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Science in the Grammar Stage

by Christine Miller

“Let no man think or maintain that a man can search too far or be too well studied in the book of God’s Word, or in the book of God’s works; divinity or philosophy; but rather let men endeavor an endless progress or proficiency in both.”

-Francis Bacon, formulator of the scientific method

Natural History

The philosophy spoken of here by Francis Bacon is not the philosophy that we think of when we ponder that word. Philosophy in his day was short for natural philosophy, variously called natural history; and meant the study of nature, of the world around us. The book of God’s works - nature - is available and open to us; and through its study the great discoveries of Newton, Priestly, Boyle, Pascal, Hershel, and so many others were made. As its study was foundational to the great discoveries of the scientists of Western Civilization, I believe its study to the be the foundation of science, the grammar of science, for our children as well.

Keeping in mind that the grammar stage concentrates on the accumulation of facts and concrete thinking, let us lay out what a complete study in nature would involve. First, I believe identification to be an important part, with classification following on its heels. Accompanying this would be familiarization with the facts and the vocabulary that defines the world around us. And finally, although not a part of nature study, I believe it is important to learn the history of science and the scientists that have contributed to Western Civilization.

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Identification simply means learning the names of the flora and fauna of the world, the plant and animal life, and being able to call something its name when you see it. On a world-wide scale, be general: lion, baboon, coconut palm. But with your local flora and fauna, be specific: learn to identify between various species of meadow grasses, wildflowers, native shrubs and trees. Learn your local birds, wildlife, fish and insects. Know both their common and scientific (Latin) name. Learn to identify birdsong and tracks, become familiar with their habits. Is a raccoon diurnal or nocturnal? What does it eat, who are its predators, and so on.

For this take lots and lots of field trips. Bring along a good identification guide, such as Audubon’s, as well as a good local guide (check for suggestions at a local bookstore, or with your county extension office.) Then, once out, practice identifying. When home, reinforce what has been learned by playing matching games. The children can draw pictures or collect photographs of the flora or fauna found that week, and match them to their common and scientific names. Play “Who am I?” State the habits of the creature being learned: “I make my home underground, I eat seeds, and have to watch out for hawks and owls. Who am I?” Answer: “Field mouse!”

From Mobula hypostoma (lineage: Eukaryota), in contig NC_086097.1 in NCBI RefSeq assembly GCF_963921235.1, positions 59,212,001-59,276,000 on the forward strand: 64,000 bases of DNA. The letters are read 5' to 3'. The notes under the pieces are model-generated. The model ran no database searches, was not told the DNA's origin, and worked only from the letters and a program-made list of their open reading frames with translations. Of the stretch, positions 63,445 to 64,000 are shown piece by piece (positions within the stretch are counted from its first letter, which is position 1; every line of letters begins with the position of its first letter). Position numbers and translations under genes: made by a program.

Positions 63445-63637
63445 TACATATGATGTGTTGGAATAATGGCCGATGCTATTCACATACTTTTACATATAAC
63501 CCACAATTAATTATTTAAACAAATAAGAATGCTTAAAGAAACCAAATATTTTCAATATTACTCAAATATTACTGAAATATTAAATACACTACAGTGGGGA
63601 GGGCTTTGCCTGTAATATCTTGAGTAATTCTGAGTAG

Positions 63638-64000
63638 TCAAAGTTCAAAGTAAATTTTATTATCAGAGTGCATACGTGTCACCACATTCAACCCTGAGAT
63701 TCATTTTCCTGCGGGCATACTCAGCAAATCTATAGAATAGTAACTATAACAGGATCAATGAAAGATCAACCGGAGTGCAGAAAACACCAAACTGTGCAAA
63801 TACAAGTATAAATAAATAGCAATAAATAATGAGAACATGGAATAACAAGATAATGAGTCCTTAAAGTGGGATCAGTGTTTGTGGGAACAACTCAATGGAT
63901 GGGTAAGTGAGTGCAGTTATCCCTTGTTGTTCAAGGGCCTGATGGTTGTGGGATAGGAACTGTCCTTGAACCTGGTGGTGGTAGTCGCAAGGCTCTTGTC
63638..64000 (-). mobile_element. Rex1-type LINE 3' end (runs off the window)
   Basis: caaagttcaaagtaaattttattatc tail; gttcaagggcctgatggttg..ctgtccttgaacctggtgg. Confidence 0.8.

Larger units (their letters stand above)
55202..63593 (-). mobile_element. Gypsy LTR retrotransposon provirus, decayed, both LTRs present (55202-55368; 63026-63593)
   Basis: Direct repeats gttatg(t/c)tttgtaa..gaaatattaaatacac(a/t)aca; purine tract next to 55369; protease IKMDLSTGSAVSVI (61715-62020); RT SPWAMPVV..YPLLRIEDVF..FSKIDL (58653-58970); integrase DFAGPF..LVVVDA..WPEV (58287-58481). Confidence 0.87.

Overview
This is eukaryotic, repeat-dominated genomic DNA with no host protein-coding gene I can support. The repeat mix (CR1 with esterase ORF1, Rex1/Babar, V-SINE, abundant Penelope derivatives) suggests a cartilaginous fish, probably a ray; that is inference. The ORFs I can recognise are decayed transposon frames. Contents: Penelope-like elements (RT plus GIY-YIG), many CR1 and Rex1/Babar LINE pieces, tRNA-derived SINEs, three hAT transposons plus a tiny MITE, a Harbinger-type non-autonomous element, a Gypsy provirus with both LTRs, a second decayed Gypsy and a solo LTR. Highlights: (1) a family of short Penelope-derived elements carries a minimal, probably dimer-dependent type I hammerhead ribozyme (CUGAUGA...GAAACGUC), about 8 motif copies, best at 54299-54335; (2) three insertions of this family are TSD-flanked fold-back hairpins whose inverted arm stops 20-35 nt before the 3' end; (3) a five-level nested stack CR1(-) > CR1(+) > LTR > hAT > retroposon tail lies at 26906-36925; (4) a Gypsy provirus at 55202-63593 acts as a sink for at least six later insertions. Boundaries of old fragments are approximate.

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Older grammar stage children can learn the system of plant and animal classification developed by Carolus Linnaeus. They can practice placing their familiar local flora and fauna within the classification system: field mice and mountain lions in the class Mammalia, with field mice in the order Rodentia and mountain lions in the order Carnivora. Children can learn what else in their local fauna occupies the same order or class, and what characteristics all the creatures of an order or class share in common.

Making collections is a great way for children to begin to learn the fundamentals of both identification and classification. Children can study and discover the proper way that naturalists mount and label their collections, and then do a neat and careful job of their own collection. Many classes of things in nature can be made into collections: rocks, shells, insects, butterflies, feathers, pressed wildflowers, and seeds are just a few examples.

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Keeping a Nature Journal

Naturalists often keep a journal of their observations when on field trips. These journals often contain, in a diary form, the specific plants and animals observed, how they have changed or matured, how they are interacting with other plants and animals, and drawings of their observations. Grammar stage children can also keep a nature journal of their observations when on field trips. Use a quality bound blank book, so that the children know that they are creating something special and unique, and will be encouraged to do their best.